Supply Chain and Infrastructure

  Building agricultural infrastructure in Côte d'Ivoire:  ADM has joined OIC International, an NGO focusing on health and food security in the developing world, to launch a program to construct potable water wells and bridges with culverts in cocoa villages throughout the western African nation of Côte d'Ivoire, a major origin of cocoa beans for ADM and other companies. 
Advancing soy supply-chain integrity in Brazil:  In 2010, ADM and Aliança da Terra, a Brazilian NGO founded by local farmers, continued working with soy growers in the state of Mato Grosso to improve yields and sustainable farming practices within areas already established for agriculture, and to prevent further expansion into environmentally sensitive areas. To date, nearly 250,000 hectares (617,500 acres) of productive farmland have been mapped and registered; in September 2010, ADM approved funding to include an additional 400,000 hectares (988,000 acres).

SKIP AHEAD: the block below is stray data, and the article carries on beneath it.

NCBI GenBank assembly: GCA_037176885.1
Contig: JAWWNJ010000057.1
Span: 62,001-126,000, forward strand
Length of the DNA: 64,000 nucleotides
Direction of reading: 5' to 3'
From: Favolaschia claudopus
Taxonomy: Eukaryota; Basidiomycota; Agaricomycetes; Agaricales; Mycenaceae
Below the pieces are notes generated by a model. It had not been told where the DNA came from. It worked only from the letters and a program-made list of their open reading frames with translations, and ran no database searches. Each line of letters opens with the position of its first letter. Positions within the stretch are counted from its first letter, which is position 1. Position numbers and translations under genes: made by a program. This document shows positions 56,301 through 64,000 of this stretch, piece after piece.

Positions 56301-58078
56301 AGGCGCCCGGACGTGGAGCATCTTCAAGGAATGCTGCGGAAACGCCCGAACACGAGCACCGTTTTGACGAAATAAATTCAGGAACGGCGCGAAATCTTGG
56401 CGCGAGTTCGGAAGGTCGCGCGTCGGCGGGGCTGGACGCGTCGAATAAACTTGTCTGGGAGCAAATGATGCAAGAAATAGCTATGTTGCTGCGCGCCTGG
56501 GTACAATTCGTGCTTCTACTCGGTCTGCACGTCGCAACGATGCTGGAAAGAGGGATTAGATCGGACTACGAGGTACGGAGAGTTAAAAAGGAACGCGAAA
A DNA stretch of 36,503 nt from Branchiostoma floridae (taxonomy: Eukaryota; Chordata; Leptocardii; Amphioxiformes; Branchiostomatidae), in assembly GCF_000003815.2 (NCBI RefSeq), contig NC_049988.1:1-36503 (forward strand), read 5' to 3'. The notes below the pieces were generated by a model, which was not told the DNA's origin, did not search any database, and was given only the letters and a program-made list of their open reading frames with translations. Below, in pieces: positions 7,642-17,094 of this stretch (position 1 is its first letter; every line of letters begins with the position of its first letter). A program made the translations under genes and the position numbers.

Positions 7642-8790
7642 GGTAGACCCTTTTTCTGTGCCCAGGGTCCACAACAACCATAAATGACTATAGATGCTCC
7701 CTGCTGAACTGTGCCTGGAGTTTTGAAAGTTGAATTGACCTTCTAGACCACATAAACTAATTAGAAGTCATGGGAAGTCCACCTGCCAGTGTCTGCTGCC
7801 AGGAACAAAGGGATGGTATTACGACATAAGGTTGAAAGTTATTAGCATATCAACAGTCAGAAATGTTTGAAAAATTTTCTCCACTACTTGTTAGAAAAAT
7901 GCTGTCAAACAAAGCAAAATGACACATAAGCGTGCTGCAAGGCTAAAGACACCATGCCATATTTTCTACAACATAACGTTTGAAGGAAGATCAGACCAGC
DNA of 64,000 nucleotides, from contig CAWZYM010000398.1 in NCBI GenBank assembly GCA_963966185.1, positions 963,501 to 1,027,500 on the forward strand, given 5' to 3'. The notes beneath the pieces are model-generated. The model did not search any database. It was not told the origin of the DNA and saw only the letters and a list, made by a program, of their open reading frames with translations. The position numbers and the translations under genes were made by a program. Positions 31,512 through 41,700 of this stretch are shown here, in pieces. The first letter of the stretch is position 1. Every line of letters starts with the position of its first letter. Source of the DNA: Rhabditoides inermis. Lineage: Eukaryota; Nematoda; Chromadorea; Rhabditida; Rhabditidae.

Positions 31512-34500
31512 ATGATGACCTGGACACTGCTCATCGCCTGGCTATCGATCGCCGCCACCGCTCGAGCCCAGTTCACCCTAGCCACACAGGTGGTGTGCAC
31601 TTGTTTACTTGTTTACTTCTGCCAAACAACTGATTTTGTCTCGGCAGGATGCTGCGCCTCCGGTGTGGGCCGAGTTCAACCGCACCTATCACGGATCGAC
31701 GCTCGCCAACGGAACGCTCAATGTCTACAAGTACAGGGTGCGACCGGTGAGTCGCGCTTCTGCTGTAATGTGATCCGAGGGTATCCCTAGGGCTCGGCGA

Increasing growers' participation in ADM's sustainable cocoa programs:  In the 2009-2010 growing year, participation in ADM's Socially and Environmentally Responsible Agricultural Practices (SERAP) program in Côte d'Ivoire grew 50 percent – from 12,000 to 18,000 Ivorian farmers. The volume of beans delivered by those farmers rose to 14,300 metric tons. 
Providing high-quality health care to Ghanaian cocoa workers:  About 180 ADM Cocoa employees and their family members in Ghana have enrolled in a comprehensive workplace health program developed in partnership with Gesellschaft für Technische Zusammenarbeit (GTZ), an international sustainable-development organization. The program's principal goals are to reduce the incidence of HIV/AIDS, tuberculosis, malaria and other infectious diseases, and to increase access to health and social services offered by the country's National Health Insurance Scheme. ADM operates a similar program in Côte d’Ivoire, where, in 2010, more than 280 colleagues received safety, health and environment training, while approximately 480 were given vaccinations to prevent malaria, yellow fever and meningitis.


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